Top UN court throws out Nicaragua's Gaza 'genocide' request

AFP , Tuesday 30 Apr 2024

The UN's top court Tuesday threw out Nicaragua's request for emergency measures to stop Germany from sending military supplies to Israel because of the atrocities it has committed in its war on Gaza.

Presiding judge Nawaf Salam, center, opens the court session of the International Court of Justice in The Hague, Netherlands, Tuesday, April 30, 2024. AP


International Court of Justice presiding judge Nawaf Salam said the circumstances presented to the court did not warrant "provisional measures".

Nicaragua hauled Germany before the ICJ to demand emergency measures to stop Germany from sending Israel weapons and other assistance that could be used in its deadly war on Gaza. Nicaragua accused Germany of violating the 1948 international genocide convention.

Nicaragua targeted Germany rather than Israel's main ally, the United States, because Washington did not recognise ICJ jurisdiction in the case, Managua's lawyers said.

Arms to Israel

Lawyers from the two countries clashed at the court this month, with Nicaragua saying Germany was "pathetic" for providing weapons to Israel and aid to Gazans.

Berlin responded that Israel's security was at the "core" of its foreign policy and that Nicaragua had "grossly distorted" Germany's supply of military aid to Israel.

"Germany only supplies arms based on a meticulous scrutiny that far exceeds the demands of international law," said Tania von Uslar-Gleichen, a German representative to the ICJ.

Those supplies are "subject to a continuous evaluation of the situation on the ground", she added.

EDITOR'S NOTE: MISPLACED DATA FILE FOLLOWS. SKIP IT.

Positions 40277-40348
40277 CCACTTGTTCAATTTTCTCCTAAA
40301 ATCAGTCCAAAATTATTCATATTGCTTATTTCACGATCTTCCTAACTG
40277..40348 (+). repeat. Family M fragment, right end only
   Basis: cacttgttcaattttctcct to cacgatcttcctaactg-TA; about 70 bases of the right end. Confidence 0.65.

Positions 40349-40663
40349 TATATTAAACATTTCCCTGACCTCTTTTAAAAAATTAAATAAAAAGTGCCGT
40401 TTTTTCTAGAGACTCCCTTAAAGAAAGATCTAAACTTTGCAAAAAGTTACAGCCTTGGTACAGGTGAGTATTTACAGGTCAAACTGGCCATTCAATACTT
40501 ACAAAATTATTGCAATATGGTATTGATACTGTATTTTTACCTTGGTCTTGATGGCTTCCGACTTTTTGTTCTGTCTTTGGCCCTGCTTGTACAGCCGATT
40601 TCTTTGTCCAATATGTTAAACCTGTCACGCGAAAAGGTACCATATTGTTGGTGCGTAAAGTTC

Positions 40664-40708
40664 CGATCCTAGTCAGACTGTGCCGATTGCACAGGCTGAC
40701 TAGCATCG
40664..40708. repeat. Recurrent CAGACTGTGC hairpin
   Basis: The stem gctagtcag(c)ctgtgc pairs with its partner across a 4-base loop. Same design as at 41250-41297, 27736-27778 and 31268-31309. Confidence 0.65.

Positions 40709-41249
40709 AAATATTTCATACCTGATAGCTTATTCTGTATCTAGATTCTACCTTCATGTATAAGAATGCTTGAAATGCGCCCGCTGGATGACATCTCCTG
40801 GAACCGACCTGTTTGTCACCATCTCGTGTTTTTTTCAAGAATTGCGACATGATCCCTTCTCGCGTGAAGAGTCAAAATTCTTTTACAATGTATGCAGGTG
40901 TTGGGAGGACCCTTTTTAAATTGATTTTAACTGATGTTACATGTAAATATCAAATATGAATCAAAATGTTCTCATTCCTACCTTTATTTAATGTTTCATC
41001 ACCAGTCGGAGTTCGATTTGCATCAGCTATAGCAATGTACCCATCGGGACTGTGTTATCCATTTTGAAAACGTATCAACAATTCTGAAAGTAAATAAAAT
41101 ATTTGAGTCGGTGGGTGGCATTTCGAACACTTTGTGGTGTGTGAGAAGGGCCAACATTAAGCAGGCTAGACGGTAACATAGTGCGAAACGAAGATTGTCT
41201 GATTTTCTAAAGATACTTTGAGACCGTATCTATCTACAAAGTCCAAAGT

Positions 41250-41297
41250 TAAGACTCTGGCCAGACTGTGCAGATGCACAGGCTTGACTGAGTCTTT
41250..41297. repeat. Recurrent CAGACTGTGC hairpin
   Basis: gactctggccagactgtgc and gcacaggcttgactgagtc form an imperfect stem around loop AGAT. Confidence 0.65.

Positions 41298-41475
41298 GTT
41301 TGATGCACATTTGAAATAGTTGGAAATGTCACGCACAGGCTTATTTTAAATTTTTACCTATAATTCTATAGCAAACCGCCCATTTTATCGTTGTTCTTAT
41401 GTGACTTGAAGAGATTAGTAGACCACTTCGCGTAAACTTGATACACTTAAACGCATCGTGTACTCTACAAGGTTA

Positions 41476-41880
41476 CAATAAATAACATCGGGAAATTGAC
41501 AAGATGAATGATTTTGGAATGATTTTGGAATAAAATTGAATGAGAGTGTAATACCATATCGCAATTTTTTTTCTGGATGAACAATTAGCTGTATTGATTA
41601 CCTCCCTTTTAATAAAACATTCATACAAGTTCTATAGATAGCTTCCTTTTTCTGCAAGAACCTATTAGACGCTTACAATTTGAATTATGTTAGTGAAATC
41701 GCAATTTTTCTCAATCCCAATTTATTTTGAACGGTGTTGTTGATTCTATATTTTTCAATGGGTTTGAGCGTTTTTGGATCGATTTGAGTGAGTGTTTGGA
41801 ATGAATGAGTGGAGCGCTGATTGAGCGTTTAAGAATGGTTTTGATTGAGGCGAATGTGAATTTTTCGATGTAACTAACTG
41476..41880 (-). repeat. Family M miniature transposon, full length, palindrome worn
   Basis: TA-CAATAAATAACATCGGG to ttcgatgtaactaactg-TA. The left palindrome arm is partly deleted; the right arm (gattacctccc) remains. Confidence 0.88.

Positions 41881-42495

In 2023, Germany, the second-largest arms supplier to Israel after the US, approved sending military equipment to Israel worth $353 million, The New York Times reported citing data from Germany's economy ministry.

The NYT added that Germany's weapons aid for Israel in 2023 was roughly 10 times more than what was approved the previous year, while German exports in 2019-2023 accounted for 30 percent of the arms purchased by Israel, according to the Stockholm International Peace Research Institute (SIPRI).

Nicaragua requested five emergency measures, including that Germany "immediately suspend its aid to Israel, in particular its military assistance including military equipment".

The judges agreed with Berlin, saying "the court notes that Germany states that it has fulfilled the obligation incumbent on states parties to the Genocide Convention to prevent the occurrence of genocide."

In fact, it noted that "as stated by Germany" there had been a significant decrease in its supply of military material since November 2023.

Israel's war on Gaza has killed at least 34,488 people in Gaza, mostly women and children, according to the Gaza health ministry.

Cases relating to Israel's war brought before the ICJ are closely followed.

In another procedure, South Africa filed a case against Israel -- which like the United States is not a member of the court -- for perpetuating genocide in the Gaza Strip.

In that case, the court called on Israel to do everything in its power to prevent genocide and recently ordered the country to "ensure urgent humanitarian assistance" in Gaza without delay, which Israel has failed to follow through with.

Though ICJ decisions are binding, the court has no mechanism to enforce them.

*This story was edited by Ahram Online

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